Turkey's policy of providing access to education, health, and social opportunities to refugees is "very positive," the UN refugee agency (UNHCR) chief said in southeastern Turkey on Friday.
At a news conference in the Gaziantep province, Filippo Grandi said that Turkey is home to approximately 4 million refugees including 3.7 million Syrians, while Afghans, who arrived in the country before the recent crisis in their country, constituted the majority of the rest.
Having met with Turkey's President Recep Tayyip Erdogan, Interior Minister Suleyman Soylu, and Foreign Minister Mevlut Cavusoglu as part of his official visits to the country, Grandi said he will be visiting local authorities, refugees, local institutions, and the Turkish Red Crescent in the upcoming days.
He underlined that Turkey is the country that hosts the highest number of refugees in recent years.
He said the international community and organizations should deliver necessary aid to Turkey on time.
Speaking about the situation in Syria, Grandi said a political solution in the country means a condition that allows refugees to return to their countries.
He said efforts to establish peace in Syria will continue and that humanitarian institutions will keep providing aid for the affected people until all necessary conditions are met for the refugees to return to their homes.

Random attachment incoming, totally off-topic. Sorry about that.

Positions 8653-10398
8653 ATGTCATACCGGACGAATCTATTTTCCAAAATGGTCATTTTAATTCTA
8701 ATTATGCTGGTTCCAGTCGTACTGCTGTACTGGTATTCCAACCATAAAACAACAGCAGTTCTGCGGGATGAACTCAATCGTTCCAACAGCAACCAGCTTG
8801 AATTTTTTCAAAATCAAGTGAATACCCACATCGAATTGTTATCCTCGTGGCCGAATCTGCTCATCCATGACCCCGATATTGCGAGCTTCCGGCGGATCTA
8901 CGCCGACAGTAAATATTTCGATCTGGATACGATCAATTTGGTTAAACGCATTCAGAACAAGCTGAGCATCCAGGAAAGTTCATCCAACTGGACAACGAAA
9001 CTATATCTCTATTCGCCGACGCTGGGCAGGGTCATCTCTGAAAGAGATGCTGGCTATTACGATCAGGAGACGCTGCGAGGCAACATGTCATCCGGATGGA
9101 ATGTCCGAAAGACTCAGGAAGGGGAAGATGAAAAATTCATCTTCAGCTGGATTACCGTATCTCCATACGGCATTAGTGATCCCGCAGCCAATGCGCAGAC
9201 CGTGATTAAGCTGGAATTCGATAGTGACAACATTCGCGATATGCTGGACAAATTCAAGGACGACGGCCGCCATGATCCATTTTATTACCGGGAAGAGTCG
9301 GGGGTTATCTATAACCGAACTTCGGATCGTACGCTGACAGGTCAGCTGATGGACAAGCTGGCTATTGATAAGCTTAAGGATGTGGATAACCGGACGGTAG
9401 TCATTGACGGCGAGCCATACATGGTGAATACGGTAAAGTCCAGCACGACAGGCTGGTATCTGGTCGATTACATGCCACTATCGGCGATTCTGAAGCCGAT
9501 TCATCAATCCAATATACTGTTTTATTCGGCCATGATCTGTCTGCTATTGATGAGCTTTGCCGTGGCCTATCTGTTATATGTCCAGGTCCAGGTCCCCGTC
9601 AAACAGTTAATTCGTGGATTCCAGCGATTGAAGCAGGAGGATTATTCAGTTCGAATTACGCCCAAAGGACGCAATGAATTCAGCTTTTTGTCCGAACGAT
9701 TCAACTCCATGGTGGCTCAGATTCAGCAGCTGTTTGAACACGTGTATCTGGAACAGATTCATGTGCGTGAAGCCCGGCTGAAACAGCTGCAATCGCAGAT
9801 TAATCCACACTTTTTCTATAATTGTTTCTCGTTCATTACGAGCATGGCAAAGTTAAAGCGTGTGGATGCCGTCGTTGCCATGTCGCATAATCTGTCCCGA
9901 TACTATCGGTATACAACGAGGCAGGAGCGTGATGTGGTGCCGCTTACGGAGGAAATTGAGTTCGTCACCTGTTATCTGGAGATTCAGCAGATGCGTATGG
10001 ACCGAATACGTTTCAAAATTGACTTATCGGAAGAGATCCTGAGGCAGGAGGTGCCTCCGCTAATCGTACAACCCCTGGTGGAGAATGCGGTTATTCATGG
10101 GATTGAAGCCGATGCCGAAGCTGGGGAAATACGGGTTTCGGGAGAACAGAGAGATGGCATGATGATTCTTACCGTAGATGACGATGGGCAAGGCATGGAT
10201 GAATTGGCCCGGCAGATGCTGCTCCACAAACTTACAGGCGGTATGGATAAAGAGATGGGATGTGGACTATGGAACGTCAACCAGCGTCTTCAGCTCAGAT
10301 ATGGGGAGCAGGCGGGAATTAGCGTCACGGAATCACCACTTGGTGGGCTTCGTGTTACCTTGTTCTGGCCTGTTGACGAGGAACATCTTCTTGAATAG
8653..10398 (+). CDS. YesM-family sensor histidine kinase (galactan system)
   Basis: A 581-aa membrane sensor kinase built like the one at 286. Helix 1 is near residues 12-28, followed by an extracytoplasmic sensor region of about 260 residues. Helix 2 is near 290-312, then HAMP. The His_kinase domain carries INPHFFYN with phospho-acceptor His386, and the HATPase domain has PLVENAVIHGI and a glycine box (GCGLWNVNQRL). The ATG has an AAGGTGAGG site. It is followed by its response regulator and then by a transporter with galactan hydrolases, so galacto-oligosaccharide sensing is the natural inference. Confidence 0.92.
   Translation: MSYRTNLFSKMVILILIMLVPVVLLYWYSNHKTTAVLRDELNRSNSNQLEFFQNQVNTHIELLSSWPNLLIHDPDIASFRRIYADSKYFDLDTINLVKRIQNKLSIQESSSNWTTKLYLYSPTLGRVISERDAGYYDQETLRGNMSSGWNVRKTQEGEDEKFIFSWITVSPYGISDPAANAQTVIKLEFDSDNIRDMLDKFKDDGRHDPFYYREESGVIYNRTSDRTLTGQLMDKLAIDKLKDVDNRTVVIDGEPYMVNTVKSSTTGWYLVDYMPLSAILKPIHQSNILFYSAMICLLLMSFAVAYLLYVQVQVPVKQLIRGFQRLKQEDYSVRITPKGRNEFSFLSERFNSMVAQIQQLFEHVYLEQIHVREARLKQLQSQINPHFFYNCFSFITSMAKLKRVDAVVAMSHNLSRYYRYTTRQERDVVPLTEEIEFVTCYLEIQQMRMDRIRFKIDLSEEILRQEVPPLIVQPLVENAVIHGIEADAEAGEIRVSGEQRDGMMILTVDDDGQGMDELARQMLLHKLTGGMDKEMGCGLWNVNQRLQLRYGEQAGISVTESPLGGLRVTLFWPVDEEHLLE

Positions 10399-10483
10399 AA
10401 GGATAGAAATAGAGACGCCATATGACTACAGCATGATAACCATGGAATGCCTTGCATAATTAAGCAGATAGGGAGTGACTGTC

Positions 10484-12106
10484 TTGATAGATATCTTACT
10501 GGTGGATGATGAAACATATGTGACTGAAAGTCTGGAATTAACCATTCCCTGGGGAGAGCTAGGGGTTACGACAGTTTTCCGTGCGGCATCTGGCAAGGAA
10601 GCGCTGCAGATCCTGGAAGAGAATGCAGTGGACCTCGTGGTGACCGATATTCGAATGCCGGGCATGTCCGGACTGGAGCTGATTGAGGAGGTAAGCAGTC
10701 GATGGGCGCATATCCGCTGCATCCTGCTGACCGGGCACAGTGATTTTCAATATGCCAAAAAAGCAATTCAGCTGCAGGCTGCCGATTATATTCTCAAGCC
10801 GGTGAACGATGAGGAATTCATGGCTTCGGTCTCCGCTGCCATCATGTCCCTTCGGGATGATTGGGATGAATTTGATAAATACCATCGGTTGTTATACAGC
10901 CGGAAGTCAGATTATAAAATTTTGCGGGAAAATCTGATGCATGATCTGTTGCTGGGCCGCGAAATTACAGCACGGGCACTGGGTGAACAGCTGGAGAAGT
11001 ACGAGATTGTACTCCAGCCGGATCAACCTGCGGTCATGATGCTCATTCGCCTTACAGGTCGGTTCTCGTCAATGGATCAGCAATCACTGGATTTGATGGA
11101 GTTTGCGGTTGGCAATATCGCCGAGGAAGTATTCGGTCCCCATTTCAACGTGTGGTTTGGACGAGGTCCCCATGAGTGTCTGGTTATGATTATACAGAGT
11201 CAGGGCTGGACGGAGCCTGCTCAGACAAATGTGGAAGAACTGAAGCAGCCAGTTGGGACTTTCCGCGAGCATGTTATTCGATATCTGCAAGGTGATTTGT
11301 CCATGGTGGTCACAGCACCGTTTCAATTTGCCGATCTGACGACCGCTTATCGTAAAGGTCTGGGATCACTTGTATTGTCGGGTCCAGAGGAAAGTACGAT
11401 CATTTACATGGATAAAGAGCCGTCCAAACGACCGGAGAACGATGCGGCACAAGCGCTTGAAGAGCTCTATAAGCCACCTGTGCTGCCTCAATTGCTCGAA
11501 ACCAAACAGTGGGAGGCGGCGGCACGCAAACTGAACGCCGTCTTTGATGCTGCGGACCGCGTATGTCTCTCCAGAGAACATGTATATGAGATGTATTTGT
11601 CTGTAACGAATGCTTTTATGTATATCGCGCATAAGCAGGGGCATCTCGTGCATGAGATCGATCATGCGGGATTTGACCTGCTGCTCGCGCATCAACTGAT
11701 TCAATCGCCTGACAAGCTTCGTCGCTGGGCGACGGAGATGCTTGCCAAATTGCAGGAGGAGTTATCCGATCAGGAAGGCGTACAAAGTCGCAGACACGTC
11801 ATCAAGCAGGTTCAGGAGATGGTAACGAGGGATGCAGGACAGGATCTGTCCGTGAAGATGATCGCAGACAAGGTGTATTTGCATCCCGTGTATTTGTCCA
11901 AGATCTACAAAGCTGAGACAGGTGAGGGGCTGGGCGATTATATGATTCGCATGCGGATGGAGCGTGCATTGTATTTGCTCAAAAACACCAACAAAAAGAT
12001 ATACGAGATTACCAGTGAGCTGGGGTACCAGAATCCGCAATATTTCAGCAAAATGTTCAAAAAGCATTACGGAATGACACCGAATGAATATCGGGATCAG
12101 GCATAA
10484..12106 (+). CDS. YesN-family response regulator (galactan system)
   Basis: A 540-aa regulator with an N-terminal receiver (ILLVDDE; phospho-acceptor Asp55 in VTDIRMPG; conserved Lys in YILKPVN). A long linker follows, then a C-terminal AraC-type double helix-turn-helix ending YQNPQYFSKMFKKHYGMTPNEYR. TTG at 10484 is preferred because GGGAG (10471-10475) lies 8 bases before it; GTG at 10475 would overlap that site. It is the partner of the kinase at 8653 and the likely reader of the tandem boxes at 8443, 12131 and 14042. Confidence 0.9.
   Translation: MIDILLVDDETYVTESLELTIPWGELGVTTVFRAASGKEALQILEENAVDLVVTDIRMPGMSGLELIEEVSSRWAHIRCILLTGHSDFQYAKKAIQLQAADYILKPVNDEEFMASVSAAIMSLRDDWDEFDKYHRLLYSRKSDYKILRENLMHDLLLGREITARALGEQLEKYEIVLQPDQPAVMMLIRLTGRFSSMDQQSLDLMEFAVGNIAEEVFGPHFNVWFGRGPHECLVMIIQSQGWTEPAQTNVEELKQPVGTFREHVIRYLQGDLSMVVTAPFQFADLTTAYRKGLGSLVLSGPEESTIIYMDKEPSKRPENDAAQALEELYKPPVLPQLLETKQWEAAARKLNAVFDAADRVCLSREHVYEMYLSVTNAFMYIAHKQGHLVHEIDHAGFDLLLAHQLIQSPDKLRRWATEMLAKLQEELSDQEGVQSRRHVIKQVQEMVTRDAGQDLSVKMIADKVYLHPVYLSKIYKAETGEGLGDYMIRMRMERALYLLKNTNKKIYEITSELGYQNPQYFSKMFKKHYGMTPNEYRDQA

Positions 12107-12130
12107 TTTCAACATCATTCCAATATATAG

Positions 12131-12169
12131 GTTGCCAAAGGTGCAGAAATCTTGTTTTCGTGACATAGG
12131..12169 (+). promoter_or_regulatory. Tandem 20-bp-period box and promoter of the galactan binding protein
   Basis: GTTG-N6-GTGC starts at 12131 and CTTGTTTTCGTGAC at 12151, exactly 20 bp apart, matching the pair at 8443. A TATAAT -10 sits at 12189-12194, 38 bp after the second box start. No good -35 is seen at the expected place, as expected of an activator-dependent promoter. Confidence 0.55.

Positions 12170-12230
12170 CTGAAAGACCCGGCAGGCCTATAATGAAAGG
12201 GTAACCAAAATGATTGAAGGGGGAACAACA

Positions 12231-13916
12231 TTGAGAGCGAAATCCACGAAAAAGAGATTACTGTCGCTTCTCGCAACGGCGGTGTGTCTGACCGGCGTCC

Syria has been ravaged by a civil war since early 2011 when the Bashar al-Assad regime cracked down on pro-democracy protesters.
Hundreds of thousands of people have been killed and more than 10 million displaced, according to UN estimates.
Crisis in Afghanistan
Touching on the recent developments in Afghanistan, Grandi said currently the major problem in the country is displacement.
He said that of the 3.5 million internally displaced people in Afghanistan, 500,000 were displaced due to clashes in the country, and added that the displaced people, some of whom are homeless, will be more in need of humanitarian aid with the winter approaching.
As humanitarian institutions, we will continue negotiations with the Taliban for providing access to humanitarian aid in certain regions, he said.
Underlining that some of the displaced people in Afghanistan may seek asylum in other countries, Grandi said in that case the international community should help especially the neighboring countries including Iran and Pakistan.
He said that UN Secretary-General Antonio Guterres will call for providing aid in Afghanistan in a meeting to be held on Monday.
The Afghan people have suffered considerably over the last 50 years, with invasions by the former Soviet Union in 1979 and US forces in 2001, which lasted until their withdrawal on Aug. 31.
The Taliban seized power in Afghanistan after taking the control of the capital Kabul on Aug. 15, forcing the president and other top officials to leave the country.
On Tuesday, the Taliban announced the interim government in the country./aa